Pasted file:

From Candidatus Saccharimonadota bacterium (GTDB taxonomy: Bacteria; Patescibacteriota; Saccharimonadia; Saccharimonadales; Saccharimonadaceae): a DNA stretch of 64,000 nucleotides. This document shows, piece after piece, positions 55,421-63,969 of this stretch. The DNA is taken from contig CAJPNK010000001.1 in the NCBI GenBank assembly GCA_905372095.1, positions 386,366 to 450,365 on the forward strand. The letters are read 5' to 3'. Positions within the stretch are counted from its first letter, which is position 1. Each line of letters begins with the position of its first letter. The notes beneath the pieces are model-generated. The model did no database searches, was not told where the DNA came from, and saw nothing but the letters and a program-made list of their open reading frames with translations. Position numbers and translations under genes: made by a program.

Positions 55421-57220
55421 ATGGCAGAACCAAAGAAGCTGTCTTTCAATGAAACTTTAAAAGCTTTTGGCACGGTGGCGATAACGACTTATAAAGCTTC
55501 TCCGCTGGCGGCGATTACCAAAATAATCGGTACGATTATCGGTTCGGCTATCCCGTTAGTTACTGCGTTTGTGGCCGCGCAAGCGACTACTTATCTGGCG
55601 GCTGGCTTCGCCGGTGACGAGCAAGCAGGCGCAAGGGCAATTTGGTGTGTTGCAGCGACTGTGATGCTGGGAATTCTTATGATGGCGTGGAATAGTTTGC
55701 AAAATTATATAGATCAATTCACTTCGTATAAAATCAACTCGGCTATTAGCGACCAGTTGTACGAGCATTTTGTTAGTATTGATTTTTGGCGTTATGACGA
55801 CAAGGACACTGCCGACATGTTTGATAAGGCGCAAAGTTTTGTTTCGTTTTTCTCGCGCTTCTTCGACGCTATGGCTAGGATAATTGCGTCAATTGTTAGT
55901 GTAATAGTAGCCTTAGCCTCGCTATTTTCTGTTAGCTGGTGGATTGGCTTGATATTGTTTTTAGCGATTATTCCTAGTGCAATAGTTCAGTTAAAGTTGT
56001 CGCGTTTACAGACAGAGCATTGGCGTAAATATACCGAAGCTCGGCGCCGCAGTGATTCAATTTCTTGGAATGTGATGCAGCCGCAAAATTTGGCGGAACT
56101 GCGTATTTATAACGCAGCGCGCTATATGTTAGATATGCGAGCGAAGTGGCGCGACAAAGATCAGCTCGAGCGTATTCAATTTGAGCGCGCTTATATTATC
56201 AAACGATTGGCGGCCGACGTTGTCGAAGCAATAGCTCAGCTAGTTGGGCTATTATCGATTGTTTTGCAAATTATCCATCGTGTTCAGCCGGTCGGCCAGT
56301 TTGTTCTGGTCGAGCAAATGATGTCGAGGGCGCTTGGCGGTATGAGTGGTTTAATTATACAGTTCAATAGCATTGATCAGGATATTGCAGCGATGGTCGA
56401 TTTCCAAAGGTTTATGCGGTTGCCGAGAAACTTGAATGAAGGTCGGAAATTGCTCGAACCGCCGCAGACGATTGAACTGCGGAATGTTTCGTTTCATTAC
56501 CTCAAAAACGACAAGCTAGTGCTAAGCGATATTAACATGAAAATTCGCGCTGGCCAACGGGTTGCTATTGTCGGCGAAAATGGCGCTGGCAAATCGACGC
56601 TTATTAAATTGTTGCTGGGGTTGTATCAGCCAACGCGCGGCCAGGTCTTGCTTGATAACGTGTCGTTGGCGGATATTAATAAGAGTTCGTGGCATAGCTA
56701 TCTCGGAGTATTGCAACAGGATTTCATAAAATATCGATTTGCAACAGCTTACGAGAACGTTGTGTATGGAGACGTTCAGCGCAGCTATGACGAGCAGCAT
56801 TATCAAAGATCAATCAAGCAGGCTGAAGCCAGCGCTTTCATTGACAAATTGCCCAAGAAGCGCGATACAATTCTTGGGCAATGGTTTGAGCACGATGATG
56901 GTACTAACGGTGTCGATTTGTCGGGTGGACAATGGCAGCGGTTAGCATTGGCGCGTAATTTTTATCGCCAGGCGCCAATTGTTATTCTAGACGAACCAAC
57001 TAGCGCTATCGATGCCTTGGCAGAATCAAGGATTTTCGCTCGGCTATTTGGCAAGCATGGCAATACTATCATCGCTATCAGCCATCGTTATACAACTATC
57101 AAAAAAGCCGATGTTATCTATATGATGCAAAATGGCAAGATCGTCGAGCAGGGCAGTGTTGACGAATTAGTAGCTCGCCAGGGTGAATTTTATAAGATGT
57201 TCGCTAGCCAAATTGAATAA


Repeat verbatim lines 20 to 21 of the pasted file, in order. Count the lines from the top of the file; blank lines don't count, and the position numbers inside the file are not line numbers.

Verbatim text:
57101 AAAAAAGCCGATGTTATCTATATGATGCAAAATGGCAAGATCGTCGAGCAGGGCAGTGTTGACGAATTAGTAGCTCGCCAGGGTGAATTTTATAAGATGT
57201 TCGCTAGCCAAATTGAATAA